Welp I finally saw that Thor movie. And I'mma talk to you about it, but first, there are some things you should probably know about me. 'Cause if you're expecting a balanced account of this movie, well I'm sorry, but you're going to be disappointed. Be warned: you are gonna hear a lot about Norse mythology, as well as the Marvel characters. I'm sorry; I just can't help myself.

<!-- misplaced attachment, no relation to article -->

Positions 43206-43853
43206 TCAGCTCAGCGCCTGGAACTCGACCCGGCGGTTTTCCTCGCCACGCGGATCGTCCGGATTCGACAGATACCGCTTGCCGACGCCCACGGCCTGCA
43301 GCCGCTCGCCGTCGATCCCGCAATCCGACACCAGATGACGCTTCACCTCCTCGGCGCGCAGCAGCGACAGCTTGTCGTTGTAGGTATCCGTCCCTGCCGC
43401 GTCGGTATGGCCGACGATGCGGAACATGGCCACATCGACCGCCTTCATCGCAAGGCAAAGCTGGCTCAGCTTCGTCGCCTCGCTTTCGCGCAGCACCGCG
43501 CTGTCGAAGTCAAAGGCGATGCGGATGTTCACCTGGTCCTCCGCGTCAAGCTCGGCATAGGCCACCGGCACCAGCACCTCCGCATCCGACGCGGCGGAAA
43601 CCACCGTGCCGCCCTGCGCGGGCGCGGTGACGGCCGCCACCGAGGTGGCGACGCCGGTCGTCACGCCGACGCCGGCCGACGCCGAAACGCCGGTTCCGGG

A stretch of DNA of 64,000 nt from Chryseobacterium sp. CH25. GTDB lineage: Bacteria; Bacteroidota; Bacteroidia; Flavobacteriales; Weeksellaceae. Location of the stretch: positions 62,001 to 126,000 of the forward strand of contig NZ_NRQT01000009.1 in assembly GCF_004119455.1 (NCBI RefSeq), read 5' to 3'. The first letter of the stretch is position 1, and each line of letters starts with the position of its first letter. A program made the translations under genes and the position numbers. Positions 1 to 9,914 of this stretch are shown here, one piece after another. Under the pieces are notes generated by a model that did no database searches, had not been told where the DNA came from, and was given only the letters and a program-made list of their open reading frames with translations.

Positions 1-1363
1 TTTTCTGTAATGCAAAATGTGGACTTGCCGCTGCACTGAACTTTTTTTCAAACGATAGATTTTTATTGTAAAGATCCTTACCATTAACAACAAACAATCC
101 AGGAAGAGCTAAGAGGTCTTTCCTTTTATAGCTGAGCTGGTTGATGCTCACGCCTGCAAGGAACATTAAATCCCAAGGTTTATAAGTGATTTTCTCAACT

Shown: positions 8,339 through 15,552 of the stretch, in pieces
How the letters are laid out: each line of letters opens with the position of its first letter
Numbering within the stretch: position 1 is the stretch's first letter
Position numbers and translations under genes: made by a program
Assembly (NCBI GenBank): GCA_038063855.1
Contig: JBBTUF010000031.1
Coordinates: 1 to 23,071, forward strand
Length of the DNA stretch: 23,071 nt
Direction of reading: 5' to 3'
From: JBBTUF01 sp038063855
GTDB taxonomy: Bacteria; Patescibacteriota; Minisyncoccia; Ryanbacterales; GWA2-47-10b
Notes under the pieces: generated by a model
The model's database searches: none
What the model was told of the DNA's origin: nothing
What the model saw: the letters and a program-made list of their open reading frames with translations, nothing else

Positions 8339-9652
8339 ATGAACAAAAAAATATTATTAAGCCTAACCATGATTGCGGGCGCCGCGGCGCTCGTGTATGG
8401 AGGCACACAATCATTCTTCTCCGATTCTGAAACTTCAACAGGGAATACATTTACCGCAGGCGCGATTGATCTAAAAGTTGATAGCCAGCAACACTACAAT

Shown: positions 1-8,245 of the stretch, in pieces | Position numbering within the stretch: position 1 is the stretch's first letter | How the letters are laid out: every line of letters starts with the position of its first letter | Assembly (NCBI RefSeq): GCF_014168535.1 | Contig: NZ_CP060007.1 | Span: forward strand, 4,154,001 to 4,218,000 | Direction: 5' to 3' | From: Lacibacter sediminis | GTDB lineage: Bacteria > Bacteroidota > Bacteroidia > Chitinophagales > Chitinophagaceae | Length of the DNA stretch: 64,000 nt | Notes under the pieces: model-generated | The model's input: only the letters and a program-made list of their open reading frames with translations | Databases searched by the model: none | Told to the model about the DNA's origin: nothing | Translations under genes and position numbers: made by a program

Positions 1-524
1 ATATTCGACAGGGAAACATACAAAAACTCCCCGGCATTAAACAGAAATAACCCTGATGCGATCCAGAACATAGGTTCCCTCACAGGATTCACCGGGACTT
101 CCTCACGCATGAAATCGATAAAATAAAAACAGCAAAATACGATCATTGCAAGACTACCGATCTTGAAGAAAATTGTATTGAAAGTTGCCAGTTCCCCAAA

So the first thing you should probably know is that I love mythological Loki the most. I know I've mentioned this before, but you don't even understand, internet. If I had to narrow all of the most foundational narratives in my life down to two - two narratives that have been with me for as long as I can remember, that I keep coming back to always, that have pretty much shaped who I am as a person - they would be these two characters/narratives: Persephone, and Loki. I met Loki as a kid, long before I knew words like genderqueer or ambiguity or even trickster, but he caught my imagination instantly. He knew all about the power of stories, and he had a quick tongue and a sense of fun and adventure and he could get out of anything. Loki's defining characteristic is this: when presented with an either/or choice and told that he has to choose, Loki says no. Both hero and villain, both Jotun and one of the Aesir, both man and woman, both mother and father, both human and horse and fly and seal and whatever the hell else Loki wants to be. For a kid who saw herself as fundamentally non-gendered, but who was constantly being pressured to be female (and to be female in a certain way), Loki's ambiguous, gender-fluid narrative was ridiculously powerful. Still is.